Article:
Thursday, 22 September 2011


This dittany is native to south and central Europe, North Africa and southern and central Asia. It is “false” or “bastard” dittany because it is not what is considered the true dittany which is the Cretan dittany. This dittany is a member of the Rutaceae or rue family and is distinguished by its tall pyramidal shaped flower head. The flowers may be pink, pink-purple or white. It is known as the Gas plant because in hot summer nights an inflorescence can be seen around the flowers and if you put a flame to this it will burn, giving it another common name, Burning Bush (which has Biblical associations with Moses and the receiving of the 10 Commandments). This is caused by the volatile oil contained in the plant and was first (it is said) noticed by Linnaeus’ daughter.
  It was only grown in Britain in apothecaries gardens for its medicinal uses as this reference shows from the Physicians of Myddfai: -
 “An antidote for pain: seek the dittany, which may be obtained from cunning men; it is the best in all complaints.”
(The ‘cunning men’ are the apothecaries)
 Powdered leaves of this dittany were combined with those of peppermint for epilepsy and Culpeper the 17th century herbalist says “The root is a sure cure for epilepsies and other diseases of the head…” He also points out “It only grows here in gardens, not being hardy enough to bear the severity of our climate abroad.” He clearly thought highly of this plant as he goes on to write: -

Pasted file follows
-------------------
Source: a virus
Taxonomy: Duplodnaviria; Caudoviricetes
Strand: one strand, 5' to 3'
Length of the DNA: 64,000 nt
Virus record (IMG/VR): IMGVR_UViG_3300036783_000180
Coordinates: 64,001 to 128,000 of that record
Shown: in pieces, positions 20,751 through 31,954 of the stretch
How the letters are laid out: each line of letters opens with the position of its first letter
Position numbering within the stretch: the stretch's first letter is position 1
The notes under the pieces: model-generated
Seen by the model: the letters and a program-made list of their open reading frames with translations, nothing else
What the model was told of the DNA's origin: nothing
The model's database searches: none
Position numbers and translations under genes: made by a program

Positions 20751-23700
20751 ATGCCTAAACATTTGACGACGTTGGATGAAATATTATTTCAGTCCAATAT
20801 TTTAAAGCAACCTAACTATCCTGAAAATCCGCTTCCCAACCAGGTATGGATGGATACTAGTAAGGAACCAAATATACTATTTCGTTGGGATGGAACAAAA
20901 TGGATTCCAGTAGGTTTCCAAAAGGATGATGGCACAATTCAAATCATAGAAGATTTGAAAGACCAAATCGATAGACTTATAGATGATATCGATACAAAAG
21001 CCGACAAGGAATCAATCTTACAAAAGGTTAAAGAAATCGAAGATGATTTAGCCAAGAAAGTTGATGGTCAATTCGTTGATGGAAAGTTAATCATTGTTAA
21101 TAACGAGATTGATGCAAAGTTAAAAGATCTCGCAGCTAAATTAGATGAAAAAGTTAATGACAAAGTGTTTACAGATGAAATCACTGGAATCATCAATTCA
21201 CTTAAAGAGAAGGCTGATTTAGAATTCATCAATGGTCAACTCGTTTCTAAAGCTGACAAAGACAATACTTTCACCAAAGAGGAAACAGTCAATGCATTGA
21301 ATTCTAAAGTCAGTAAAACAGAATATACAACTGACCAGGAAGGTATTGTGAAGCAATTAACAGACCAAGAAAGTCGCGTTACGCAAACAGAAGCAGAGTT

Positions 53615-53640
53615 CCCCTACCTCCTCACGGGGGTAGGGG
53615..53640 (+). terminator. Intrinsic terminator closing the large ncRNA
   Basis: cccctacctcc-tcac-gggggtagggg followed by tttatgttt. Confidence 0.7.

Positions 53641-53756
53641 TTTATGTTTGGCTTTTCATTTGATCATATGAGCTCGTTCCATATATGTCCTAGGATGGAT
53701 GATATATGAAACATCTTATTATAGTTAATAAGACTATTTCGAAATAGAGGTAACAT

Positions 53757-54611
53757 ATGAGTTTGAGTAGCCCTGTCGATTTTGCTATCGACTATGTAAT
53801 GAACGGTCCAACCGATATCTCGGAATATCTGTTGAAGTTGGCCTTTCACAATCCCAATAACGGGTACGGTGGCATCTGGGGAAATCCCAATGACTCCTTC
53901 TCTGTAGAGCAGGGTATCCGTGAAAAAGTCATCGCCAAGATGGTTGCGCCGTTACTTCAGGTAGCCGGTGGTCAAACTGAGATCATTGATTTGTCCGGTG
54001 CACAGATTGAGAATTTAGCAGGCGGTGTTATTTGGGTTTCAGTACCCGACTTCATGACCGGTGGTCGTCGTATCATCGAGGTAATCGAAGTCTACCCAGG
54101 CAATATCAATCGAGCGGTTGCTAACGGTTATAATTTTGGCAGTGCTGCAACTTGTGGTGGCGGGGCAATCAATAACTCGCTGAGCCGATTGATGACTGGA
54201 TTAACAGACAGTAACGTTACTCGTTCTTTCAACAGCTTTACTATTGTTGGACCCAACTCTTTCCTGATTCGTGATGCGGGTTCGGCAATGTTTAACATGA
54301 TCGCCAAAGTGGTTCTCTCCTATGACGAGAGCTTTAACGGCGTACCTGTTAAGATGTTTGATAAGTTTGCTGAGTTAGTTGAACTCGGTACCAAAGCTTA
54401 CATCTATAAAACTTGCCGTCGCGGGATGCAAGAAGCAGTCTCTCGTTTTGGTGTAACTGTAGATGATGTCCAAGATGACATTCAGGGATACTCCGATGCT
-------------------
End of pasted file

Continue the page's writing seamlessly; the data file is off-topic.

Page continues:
“The roots…are the only parts used, and are useful in malignant and pestilential distempers; in fevers and hysteric cases: however an infusion of the tops of the plant is a pleasant and efficacious medicine in the gravel; it works powerfully by urine…”
   The powdered leaves were used with peppermint for epilepsy.
  In folk medicine the infusion has been used to hasten delivery in childbirth and to bring on a woman’s periods, although it must not be used at all during pregnancy. The tisane has a taste of lemons and the pink dittany tastes also faintly of almonds and vanilla. The oil has anti-inflammatory properties but is not much used because of its tendency to be highly inflammable. A tincture of the leaves and flowers is sometimes used to relieve the pains associated with rheumatism.
  Harry Potter used dittany in potion-making classes and the inhabitants of Hogwarts used dittany to promote wound healing. However it doesn’t have this property in real life.
  The tisane made with flowering tops has been used as a general tonic and to treat urinary tract problems as well as to get rid of intestinal worms. It can be used as a skin wash for problems such as eczema and to soothe the digestive system. It has been used in traditional Chinese medicine for at least 1,500 years, and there the root bark is used for fungal and bacterial skin problems as well as for its action on the uterine muscles and to promote a woman’s menses.
  In Elizabethan times the flowers and leaves were used in salads, and it was grown in mediaeval gardens in the UK. It was first called Dictamnus fraxinella because it was thought that the leaves resembled those of the ash tree. Now it is generally cultivated for its flowers and the fact that it is an attractive plant, growing to heights of between 2 and 3 feet.

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